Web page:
Love Spark




Introduction: Love Spark

About: Mechatronics Engineer . Hopeless Realist

Love Spark is a heart shaped pendant that blinks an LED every three seconds and that time is based off of a research conducted by Amy Witter at the University of Melbourne concluding that people think of their friends & loved ones, on average, every 3 seconds. So it's not all just a fancy, blinky-blinly pendant. Every time that LED blinks, it reminds you how often you're thought of by the people who love you and that's a special feeling. Also, it's an excellent conversation starter!

Don't think I could have cooked up a better Valentine's day present for her in over a weekend.

Very minimum parts used, programmed using Arduino, the code looks simpler than Blink!

Parts required:

1. ATtiny13 (replaceable with a Tiny25/45/85)
2. Red SMD LED (1206/0805)
3. 3V button cell (1220/1225)
4. Cell holder (I made it myself)
5. Dual layer copper clad (preferably fiberglass)
6. SMD STDP switch (KPS-1290)
7. Some craft skills + patience
8. A valentine
9. Lots of love

The last three parts are priceless, the rest cost me roughly 300 INR (US$5)

Step 1: Cutting the PCB

1. Print the template, pick a desirable pendant size and cut it out
2. Trace the board outline from the cutout
3. Cut out the board with a fine hacksaw or a wire saw
4. Finish off the outline into nice and rounded edges with some files.

Step 2: Etching the PCB

I masked the PCB using toner transfer method on one side and permanent marker on the other side and etched using Ferric Chloride solution.

You can find the PCB template in the Download link on the last step, download it and laser print it. For the rest of the how-to, there are tons of articles on the internet and nice instructables on how to etch PCBs at home, most of those articles do a better job of explaining the process than I ever could.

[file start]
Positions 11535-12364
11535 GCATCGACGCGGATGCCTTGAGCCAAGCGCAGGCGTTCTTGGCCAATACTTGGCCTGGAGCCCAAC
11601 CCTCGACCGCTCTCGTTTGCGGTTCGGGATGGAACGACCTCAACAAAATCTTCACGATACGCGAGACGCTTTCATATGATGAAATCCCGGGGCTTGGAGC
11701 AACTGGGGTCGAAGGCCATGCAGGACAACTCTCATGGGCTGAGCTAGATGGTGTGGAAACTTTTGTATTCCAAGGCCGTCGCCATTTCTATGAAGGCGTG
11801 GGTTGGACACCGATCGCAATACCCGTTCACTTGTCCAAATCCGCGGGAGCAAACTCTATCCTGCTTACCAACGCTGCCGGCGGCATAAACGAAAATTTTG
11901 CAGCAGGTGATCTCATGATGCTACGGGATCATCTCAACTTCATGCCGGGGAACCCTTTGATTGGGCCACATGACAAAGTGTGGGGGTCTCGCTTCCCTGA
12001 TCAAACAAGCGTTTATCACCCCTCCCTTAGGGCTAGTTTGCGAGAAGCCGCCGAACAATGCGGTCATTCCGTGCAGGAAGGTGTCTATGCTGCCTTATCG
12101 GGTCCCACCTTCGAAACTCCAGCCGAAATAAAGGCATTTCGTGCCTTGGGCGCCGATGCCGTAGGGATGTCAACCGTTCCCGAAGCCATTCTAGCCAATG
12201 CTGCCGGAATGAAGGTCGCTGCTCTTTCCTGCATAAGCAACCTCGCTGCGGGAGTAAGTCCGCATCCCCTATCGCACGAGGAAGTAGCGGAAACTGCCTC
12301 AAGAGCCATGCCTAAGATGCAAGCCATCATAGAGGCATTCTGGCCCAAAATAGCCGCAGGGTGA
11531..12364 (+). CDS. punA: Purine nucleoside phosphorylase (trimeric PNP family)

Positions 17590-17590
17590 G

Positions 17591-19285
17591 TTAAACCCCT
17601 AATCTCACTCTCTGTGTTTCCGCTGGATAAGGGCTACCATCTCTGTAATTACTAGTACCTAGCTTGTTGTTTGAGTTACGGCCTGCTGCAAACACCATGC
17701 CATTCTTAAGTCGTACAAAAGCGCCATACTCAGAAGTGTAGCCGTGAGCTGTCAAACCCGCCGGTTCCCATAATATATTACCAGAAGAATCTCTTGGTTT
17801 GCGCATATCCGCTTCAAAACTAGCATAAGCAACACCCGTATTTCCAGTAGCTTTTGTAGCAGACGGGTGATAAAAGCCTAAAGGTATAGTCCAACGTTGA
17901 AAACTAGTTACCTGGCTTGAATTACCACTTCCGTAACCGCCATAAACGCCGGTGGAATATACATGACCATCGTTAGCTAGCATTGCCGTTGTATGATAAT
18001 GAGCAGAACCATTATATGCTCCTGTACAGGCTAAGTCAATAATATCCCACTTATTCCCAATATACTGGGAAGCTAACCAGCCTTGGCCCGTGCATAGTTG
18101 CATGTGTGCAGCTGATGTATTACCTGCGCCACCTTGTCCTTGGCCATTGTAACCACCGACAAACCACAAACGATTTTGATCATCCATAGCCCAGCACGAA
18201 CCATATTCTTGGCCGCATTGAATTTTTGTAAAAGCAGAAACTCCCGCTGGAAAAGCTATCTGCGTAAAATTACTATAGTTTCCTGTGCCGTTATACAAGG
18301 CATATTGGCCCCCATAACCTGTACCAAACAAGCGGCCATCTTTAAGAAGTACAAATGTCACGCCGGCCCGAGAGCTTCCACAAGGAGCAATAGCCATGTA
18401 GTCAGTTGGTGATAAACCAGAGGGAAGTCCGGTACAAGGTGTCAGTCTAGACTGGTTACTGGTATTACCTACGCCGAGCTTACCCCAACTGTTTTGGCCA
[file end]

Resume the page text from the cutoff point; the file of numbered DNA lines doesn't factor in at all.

This Two sided PCB using toner method by jmengel does a good job at explaining too.

Step 3: Finishing Touches

I'm not a big fan of the yellowish color of etched PCBs, I did some searching on how to color home made PCBs painlessly and came across this nice article. He uses fabric dye, given my laziness, I used some black hair dye, boiled the PCB in the dye-water mix for about 10 mins and the PCB was transformed!

Make sure your PCB traces are tinned before you dunk it in the hot dye mix.

Program the ATtiny, solder all components and you're good to go!

This is my third prototype. The first one, I tried to etch one side without masking the other side of the PCB and you know, there was noting left of it. The second one, I messed up the switch circuit and soldered the Tiny wrong way, really really stupid mistakes. The third one, the most beautiful etch in my DIY history, it was all worth it.

In all, It cost me four LEDs, three microcontrollers, three switches, FeCl2 stains on my shirt and a weekend hidden away in my workroom, she better like it!

In case you're wondering why cute hair. ;)


And for all you lazy, impatient and non-hackers, Kitables is making a Love Spark DIY kit that you can buy from here.



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69 Discussions

... would it be possible to program the blinking to do 5,2,4,2,4,4,2,3,3,1,3,4,5,1,1,5